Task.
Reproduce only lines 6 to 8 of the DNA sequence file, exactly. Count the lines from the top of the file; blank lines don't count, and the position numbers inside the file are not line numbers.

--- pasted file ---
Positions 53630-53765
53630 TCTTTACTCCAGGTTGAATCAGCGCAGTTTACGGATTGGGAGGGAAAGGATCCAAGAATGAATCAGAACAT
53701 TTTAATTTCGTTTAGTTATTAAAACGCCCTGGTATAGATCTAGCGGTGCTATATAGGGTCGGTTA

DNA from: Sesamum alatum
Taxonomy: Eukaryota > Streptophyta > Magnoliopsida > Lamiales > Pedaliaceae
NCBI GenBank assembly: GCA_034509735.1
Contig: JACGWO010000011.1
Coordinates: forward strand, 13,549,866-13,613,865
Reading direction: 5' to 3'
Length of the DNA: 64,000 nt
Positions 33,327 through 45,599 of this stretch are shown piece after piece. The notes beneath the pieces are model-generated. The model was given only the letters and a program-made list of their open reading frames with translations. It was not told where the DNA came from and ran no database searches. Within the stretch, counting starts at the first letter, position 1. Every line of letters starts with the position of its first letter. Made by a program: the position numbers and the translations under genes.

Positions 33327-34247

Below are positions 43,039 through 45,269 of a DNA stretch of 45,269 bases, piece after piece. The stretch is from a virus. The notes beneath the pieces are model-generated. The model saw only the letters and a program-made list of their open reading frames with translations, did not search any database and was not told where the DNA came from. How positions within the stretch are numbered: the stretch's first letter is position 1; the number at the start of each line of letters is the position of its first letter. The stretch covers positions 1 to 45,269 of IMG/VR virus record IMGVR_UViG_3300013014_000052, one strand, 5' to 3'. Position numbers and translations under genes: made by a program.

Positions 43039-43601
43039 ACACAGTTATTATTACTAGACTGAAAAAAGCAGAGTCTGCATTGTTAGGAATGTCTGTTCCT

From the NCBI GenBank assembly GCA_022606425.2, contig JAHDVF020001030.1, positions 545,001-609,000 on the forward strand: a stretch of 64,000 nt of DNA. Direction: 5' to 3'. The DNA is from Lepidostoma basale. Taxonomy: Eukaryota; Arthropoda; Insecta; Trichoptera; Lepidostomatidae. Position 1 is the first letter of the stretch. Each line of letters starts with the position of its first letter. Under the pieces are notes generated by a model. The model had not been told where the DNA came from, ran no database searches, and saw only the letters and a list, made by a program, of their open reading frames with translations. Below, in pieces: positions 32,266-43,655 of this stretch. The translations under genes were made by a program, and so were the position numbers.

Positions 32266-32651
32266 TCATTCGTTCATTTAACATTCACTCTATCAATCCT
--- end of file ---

NCBI GenBank assembly: GCA_034509735.1
Contig: JACGWO010000011.1
Coordinates: forward strand, 13,549,866-13,613,865